Risk Factors for Gastrointestinal Symptoms post Enteral Nutrition Initiation via a Gastrostomy Tube

Yusaku Kajihara

Abstract


Background: Percutaneous endoscopic gastrostomy (PEG) facilitates long-term enteral nutrition. However, parenteral nutrition prior to PEG tube placement can cause impaired gastrointestinal function. Additionally, upon initiation of enteral feeding via a PEG tube, some patients suffer from gastrointestinal symptoms (e.g., vomiting, diarrhea), which reduce their quality of life and increase the nursing workload.

Method: This retrospective study included 155 patients upon whom the author performed PEG as the attending physician. Enteral nutrition was started through the PEG tube on the third day after its placement. The following characteristics were analyzed: age, gender, indications for PEG, preoperative enteral nutrition, administered liquid nutrients, daily dosage of nutrients, serum albumin levels, serum alanine aminotransferase levels, serum creatinine levels, serum hemoglobin levels, and vomiting or diarrhea within seven days after the initiation of PEG feeding. A logistic regression model was used to identify the risk factors contributing to gastrointestinal symptoms, and three variables were sequentially introduced into the model—preoperative non-enteral nutrition, hypoalbuminemia, and administration of non-elemental diets.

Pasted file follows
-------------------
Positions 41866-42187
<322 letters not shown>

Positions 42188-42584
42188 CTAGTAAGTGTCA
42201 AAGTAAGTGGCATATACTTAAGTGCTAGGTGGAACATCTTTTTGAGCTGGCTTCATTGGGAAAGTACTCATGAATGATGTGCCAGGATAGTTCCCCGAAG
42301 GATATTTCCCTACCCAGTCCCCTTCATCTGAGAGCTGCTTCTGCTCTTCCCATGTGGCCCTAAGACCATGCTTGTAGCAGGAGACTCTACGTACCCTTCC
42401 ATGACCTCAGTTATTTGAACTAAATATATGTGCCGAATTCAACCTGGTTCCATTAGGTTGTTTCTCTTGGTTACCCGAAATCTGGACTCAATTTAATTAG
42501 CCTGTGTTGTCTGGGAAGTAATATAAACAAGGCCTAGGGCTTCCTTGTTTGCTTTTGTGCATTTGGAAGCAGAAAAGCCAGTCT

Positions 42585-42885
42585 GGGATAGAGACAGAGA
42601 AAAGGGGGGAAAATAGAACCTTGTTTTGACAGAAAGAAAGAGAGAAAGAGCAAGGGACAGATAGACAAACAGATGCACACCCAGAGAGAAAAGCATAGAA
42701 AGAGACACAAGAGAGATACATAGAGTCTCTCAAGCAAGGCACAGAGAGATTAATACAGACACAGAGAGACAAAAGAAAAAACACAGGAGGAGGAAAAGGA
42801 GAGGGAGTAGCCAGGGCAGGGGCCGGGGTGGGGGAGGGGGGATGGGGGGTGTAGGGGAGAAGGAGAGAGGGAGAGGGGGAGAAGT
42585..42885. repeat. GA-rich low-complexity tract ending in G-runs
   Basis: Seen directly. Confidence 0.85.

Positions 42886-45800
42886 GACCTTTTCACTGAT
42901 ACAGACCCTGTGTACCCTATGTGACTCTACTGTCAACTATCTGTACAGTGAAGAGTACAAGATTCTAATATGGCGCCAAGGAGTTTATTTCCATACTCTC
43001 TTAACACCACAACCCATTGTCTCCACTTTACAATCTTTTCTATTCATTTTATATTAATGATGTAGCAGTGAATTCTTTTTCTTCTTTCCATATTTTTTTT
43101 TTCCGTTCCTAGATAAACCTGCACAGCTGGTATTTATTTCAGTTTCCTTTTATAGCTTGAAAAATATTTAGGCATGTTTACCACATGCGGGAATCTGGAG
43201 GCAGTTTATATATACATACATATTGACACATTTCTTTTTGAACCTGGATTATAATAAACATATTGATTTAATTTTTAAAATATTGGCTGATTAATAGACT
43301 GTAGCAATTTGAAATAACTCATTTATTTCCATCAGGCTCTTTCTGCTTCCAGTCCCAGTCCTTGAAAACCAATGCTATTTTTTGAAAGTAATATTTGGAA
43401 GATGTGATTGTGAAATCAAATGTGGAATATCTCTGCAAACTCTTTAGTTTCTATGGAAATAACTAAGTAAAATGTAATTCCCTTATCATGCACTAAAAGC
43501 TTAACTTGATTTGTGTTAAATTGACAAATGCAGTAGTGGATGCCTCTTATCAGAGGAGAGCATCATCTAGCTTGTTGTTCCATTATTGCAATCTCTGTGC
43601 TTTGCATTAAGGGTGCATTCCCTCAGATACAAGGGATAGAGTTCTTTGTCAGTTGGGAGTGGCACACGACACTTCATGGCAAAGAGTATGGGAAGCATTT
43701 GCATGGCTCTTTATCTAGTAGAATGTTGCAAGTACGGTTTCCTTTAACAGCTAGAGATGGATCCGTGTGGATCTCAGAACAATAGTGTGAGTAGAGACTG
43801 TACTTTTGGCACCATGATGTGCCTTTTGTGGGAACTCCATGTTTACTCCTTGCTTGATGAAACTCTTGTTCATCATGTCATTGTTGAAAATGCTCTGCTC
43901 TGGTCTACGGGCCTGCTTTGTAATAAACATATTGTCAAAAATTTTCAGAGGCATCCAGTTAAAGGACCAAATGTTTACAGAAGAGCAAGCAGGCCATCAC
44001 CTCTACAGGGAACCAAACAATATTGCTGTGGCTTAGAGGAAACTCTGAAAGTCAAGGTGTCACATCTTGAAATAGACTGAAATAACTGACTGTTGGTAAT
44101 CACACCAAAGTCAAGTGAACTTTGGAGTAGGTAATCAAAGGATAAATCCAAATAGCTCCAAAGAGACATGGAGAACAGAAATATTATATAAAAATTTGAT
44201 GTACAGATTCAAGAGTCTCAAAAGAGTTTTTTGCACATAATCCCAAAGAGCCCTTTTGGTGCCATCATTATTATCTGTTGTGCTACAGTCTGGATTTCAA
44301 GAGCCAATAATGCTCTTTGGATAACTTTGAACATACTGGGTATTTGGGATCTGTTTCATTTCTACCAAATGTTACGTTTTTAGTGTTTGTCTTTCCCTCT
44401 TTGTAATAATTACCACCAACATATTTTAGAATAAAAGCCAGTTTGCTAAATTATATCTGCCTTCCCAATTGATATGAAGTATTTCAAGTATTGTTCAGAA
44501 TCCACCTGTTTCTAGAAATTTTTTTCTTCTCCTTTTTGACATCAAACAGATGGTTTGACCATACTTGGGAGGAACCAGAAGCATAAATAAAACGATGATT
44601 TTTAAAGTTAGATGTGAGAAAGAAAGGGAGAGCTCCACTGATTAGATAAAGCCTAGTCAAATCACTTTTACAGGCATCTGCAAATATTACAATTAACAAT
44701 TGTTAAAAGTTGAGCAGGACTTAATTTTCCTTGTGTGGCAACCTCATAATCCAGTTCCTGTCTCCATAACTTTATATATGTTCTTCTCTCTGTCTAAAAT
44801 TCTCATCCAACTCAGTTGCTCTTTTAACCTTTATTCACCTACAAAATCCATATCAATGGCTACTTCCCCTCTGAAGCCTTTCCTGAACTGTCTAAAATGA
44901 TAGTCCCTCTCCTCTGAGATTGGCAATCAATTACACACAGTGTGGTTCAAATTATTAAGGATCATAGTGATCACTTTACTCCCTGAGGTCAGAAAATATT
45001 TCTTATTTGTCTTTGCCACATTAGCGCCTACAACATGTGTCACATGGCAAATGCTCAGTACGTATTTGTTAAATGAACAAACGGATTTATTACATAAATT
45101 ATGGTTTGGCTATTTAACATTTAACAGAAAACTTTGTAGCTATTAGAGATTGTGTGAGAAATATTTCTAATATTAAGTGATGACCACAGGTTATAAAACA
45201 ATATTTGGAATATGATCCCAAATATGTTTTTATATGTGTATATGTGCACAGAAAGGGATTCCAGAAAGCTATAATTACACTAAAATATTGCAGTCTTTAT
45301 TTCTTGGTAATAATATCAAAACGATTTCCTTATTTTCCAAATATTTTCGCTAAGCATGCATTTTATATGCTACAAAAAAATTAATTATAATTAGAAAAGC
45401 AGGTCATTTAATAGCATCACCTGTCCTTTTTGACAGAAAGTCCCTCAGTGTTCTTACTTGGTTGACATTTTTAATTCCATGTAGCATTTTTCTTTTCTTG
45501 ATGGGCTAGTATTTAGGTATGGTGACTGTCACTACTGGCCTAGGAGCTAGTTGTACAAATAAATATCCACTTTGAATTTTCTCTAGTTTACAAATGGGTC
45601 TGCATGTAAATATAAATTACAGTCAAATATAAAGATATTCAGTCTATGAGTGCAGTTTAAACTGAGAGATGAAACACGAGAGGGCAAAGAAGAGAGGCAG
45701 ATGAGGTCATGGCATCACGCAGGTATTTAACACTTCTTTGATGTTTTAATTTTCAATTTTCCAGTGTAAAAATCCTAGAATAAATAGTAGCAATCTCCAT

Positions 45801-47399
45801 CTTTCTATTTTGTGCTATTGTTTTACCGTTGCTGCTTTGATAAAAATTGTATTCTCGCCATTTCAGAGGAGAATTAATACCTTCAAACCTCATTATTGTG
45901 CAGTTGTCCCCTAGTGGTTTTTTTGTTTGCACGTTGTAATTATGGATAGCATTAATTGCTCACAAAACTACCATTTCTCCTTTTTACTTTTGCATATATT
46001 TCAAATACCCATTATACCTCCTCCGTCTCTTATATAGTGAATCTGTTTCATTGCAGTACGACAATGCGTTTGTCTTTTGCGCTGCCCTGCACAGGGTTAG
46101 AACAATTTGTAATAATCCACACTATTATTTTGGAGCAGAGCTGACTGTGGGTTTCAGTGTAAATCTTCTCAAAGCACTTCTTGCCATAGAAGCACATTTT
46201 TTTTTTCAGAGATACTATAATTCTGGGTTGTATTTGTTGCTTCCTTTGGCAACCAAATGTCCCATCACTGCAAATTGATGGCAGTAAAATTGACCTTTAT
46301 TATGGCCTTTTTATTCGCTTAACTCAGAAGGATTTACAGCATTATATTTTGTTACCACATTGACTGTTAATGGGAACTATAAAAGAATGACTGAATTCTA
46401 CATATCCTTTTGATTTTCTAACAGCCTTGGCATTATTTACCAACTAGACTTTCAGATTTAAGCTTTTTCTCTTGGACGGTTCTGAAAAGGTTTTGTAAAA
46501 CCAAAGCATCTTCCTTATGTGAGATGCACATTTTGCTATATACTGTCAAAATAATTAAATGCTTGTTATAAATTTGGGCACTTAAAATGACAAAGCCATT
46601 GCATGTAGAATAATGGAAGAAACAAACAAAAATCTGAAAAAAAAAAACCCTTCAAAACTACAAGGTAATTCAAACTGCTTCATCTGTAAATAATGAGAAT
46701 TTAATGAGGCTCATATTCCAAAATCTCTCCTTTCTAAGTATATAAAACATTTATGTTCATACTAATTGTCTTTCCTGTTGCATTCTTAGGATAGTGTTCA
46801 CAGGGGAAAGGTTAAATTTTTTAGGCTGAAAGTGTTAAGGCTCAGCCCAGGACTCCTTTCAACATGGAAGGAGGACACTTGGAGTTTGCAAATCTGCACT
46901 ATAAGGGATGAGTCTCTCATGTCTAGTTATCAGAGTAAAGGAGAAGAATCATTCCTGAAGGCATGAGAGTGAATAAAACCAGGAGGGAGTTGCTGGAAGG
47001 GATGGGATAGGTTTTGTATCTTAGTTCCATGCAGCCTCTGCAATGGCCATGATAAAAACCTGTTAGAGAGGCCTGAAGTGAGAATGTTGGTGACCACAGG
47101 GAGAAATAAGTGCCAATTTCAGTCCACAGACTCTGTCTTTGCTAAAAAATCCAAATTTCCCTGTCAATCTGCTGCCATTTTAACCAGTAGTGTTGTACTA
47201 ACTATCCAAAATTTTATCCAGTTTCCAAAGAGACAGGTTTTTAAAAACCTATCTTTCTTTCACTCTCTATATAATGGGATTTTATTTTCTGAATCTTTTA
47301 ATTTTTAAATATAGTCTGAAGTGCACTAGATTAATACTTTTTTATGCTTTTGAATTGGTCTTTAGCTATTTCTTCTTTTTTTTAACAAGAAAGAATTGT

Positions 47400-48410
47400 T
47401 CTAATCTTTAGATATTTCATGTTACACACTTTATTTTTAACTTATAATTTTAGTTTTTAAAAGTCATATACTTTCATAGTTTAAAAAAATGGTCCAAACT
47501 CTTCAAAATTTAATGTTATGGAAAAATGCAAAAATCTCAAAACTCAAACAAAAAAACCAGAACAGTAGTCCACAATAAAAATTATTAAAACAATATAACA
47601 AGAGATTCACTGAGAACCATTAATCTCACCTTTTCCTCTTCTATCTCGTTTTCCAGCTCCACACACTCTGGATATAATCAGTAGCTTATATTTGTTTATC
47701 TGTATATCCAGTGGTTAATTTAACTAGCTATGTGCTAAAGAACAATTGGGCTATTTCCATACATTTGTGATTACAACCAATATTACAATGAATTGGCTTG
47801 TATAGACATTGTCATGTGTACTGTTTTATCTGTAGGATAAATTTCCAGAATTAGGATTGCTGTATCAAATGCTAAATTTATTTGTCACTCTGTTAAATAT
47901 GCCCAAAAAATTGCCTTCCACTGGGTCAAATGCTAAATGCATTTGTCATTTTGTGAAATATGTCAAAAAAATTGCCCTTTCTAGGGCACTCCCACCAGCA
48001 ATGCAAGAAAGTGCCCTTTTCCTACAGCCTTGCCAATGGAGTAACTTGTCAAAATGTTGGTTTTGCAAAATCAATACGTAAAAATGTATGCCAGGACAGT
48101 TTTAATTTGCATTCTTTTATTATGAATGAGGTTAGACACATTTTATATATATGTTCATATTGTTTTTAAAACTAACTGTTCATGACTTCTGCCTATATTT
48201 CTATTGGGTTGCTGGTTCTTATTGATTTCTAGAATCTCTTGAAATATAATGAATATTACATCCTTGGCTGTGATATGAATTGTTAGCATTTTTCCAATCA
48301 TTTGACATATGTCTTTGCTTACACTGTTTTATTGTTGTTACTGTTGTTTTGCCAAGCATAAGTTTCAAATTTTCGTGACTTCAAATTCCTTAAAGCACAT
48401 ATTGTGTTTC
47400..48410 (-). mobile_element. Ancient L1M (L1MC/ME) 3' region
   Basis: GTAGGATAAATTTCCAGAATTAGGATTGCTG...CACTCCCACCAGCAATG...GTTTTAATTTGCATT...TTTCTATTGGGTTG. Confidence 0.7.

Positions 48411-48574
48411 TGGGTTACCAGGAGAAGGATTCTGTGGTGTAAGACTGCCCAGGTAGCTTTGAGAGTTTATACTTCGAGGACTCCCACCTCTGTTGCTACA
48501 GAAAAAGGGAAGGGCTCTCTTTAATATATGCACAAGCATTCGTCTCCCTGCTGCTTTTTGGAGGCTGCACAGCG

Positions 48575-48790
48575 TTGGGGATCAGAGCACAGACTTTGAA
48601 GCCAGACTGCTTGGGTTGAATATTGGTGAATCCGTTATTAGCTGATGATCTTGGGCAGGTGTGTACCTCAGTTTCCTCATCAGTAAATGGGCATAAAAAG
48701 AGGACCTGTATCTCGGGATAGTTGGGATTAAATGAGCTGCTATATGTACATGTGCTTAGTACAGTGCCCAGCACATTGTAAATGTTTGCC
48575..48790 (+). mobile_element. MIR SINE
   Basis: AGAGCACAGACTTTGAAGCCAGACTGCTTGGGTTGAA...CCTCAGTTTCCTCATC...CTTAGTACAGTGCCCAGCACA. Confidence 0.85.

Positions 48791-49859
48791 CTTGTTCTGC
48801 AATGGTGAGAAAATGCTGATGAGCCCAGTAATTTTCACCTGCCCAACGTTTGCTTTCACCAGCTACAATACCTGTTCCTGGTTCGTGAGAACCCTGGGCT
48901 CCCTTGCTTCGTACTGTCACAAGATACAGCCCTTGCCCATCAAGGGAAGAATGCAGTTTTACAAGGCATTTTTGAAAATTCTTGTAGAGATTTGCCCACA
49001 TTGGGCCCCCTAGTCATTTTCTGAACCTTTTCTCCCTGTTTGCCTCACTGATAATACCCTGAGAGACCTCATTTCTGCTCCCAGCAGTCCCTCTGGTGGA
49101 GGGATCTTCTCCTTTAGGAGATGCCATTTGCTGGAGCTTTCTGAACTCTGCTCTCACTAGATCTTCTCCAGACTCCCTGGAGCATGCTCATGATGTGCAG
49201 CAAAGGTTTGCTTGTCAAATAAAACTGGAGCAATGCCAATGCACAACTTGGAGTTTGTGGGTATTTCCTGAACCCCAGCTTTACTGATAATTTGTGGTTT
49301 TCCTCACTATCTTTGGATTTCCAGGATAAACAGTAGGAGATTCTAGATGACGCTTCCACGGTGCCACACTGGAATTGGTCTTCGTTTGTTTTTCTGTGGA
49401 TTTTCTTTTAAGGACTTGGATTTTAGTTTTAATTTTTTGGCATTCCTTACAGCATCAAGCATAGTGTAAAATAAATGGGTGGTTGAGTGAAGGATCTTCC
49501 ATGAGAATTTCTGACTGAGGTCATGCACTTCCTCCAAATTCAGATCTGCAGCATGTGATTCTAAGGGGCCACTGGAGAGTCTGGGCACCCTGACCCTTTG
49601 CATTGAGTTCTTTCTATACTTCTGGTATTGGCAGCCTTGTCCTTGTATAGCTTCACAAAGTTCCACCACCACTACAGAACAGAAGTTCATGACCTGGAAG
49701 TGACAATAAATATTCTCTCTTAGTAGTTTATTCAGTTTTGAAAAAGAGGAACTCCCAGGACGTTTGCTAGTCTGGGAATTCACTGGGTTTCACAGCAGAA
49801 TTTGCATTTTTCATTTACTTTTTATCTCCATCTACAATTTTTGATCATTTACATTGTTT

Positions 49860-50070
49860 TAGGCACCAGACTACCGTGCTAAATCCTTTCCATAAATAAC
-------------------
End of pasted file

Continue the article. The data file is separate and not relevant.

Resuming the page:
Results: Vomiting and diarrhea occurred in 10 and 15 patients, respectively. There were significant differences in administered nutrients and serum albumin levels between patients with and without gastrointestinal symptoms. Multivariate analysis revealed that the adjusted odds ratios for administration of non-elemental diets and serum albumin level ≤3.2 g/dL were 8.05 (95% confidence interval (CI): 2.66–24.4; p < 0.001) and 3.81 (95% CI: 1.33–10.9; p < 0.05), respectively.

Conclusion: The administration of non-elemental diets and a serum albumin level ≤3.2 g/dL were significant risk factors.


Keywords


albumin; diarrhea; elemental diet; percutaneous endoscopic gastrostomy; vomiting

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DOI: https://doi.org/10.24871/2132020207-211

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